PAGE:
BROOKE GLADSTONE: TV that makes you feel good is not what you'll find on the new HBO series Six Feet Under.
WOMAN: How's it going with you?
MAN: Oh-- it's great. Great, you know, my father's dead; my mom's a whore; my brother wants to kill me, and my sister's smoking crack.
BROOKE GLADSTONE:The mobsters on the Sopranos, the inmates of Oz and even the whiney sirens of Sex and the City make HBO quite the rogues gallery. Joining me now is Tad Friend, staff writer of the New Yorker who's written an article about the cable TV channel. Tad, why are the shows on HBO so dark?
TAD FRIEND: Oddly enough, they are actually physically dark. The -- if you look at the screen, there'll be fewer pixels or lumens or whatever it is on the screen, and a, a lot of net--network producers have told me that when they make a show they often film it darker than they want it to be, because they know that when it goes through the network feed it's going to - they're gonna wash it with light to make it seem more cheerful and more happy, more upbeat. As far as the thematic darkness, I - one of the people I spoke with for my article is Scott Sassa who's the head of NBC, and he pointed out that HBO is for people who feel under-served by network television. That was his phrase. Right now the networks, because they are designed to get advertisers, are doing a lot of shows that are very cheerful and upbeat and optimistic, so HBO really, you know, in a way-- they keep a constant eye to what the networks are doing and say if the networks are doing what we're doing, we're doing something wrong.
BROOKE GLADSTONE:In your article, the creator of Six Feet Under, Alan Ball, who also wrote American Beauty, told you that he was so excited to work on a show for HBO because he wouldn't have to worry about commercials! But it isn't just halting a story every 15 minutes that he resented about commercial TV! There was a whole host of things!
TAD FRIEND: Yes. He created a show for ABC the year before called Oh, Grow Up which was a very bad sit-com; actually it was amazingly bad, given that he did such wonderful work on American Beauty, and the reason it was bad, he says, and I, I would have to agree with him, is that the network basically told him no conflict, no subtext. Everything should be explained very clearly to the viewer--; no one should fight. And he pointed out to me, he said you know drama is conflict and subtext. If you take those two things out, you have network television.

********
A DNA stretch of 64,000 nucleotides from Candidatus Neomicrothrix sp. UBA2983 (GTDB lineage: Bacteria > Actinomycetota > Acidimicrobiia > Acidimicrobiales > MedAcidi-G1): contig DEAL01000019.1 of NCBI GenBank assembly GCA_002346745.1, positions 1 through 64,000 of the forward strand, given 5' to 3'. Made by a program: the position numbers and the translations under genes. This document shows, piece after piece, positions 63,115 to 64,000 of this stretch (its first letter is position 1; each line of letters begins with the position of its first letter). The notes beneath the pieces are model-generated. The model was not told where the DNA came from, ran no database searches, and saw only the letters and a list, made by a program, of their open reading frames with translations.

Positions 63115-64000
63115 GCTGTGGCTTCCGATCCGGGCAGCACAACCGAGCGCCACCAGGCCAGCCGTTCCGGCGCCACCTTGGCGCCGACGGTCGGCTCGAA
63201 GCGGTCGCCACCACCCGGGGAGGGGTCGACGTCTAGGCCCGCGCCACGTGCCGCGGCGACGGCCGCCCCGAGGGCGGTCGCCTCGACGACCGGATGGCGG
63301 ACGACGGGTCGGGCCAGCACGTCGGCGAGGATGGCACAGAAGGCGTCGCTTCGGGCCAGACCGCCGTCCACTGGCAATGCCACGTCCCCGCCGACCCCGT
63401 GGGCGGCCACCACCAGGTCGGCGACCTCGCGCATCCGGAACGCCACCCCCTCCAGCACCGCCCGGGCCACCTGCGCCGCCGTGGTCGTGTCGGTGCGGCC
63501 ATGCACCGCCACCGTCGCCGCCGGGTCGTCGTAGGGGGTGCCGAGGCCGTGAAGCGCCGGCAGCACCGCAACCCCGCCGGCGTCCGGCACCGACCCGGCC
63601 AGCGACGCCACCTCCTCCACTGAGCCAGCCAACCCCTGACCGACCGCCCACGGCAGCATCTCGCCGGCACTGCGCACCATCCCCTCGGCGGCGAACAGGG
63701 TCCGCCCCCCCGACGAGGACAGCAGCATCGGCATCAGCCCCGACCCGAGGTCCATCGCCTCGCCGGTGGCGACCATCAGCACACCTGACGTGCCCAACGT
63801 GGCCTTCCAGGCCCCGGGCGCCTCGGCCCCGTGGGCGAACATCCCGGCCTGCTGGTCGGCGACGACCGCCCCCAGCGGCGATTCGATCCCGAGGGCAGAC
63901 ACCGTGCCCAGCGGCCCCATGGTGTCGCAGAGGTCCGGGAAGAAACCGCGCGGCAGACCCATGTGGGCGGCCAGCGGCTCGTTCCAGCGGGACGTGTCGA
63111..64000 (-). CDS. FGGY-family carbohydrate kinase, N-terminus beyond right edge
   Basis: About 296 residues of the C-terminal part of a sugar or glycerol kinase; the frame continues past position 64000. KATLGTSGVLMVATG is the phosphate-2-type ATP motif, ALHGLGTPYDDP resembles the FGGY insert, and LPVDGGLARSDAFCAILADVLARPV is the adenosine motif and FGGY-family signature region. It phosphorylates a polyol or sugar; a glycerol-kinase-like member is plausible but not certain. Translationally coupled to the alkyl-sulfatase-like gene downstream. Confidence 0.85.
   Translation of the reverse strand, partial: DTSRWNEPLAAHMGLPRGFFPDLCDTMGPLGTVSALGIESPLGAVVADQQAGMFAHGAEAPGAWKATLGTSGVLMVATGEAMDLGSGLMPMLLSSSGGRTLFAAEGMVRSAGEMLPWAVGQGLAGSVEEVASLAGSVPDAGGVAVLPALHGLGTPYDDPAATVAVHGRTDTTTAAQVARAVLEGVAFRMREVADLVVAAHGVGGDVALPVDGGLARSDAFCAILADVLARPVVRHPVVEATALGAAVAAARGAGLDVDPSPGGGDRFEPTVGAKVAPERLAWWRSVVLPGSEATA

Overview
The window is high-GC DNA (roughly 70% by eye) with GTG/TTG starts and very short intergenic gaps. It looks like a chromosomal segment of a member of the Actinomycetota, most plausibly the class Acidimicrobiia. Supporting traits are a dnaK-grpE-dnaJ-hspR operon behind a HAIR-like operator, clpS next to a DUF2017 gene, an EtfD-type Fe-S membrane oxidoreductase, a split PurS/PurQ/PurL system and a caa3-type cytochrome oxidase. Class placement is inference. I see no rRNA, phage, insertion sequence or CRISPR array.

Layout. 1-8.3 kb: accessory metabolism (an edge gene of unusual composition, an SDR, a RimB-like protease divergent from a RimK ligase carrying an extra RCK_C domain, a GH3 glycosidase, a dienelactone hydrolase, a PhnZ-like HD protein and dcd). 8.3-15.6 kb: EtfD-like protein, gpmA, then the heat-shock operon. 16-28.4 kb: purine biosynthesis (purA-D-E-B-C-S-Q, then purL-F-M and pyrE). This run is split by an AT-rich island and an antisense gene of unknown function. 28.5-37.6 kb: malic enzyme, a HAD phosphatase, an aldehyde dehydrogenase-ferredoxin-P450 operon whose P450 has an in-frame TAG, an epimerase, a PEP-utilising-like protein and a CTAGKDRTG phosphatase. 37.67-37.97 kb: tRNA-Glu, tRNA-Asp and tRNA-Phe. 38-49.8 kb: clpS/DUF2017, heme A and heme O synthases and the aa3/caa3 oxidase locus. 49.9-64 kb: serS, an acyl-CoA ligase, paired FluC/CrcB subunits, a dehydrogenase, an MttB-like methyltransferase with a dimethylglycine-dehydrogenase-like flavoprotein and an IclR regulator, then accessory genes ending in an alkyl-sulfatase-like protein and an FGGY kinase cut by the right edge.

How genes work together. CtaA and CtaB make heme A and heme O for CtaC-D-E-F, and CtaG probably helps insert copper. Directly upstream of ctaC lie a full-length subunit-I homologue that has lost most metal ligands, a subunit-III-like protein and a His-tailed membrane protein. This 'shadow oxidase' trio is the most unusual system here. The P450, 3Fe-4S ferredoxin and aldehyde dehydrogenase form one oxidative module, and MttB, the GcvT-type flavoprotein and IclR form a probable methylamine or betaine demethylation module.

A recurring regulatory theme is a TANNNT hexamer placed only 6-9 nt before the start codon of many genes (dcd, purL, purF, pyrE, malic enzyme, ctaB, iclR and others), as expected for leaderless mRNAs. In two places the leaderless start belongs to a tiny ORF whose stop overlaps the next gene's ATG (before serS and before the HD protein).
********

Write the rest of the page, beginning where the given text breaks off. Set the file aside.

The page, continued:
BROOKE GLADSTONE:Where network TV is concerned, what they want to do is deliver eyeballs to advertisers; what they want to do on cable -- or at least HBO--
TAD FRIEND: Right.
BROOKE GLADSTONE: -- is deliver subscribers into the system. So how does that change the kind of programming that you're pitching at them?
TAD FRIEND: Well, the, the networks don't make any money if they have 50 million people watching a show and there are no advertisers who want to advertise on that show. Advertisers, to be grossly simplistic, want their people who are looking at their advertisements to be in a cheerful, happy, pleasant, mildly tranquilized mood. HBO already has people who have paid for this service. Its job is to keep them paying for it at the end of every month. It means you can have very different kind of programming. Jeff Bewkus, the head of the network, told me that last year when they put on a show called The Corner, which was a mini-series about crack addicts mostly in Baltimore, it was a very dark, very bleak show and he was saying we'd rather put that on and maybe get much smaller ratings than we would with something that would attract 35 percent of our audience, as long as we get good critical reception and we reach people who are not being reached by other kinds of shows on HBO.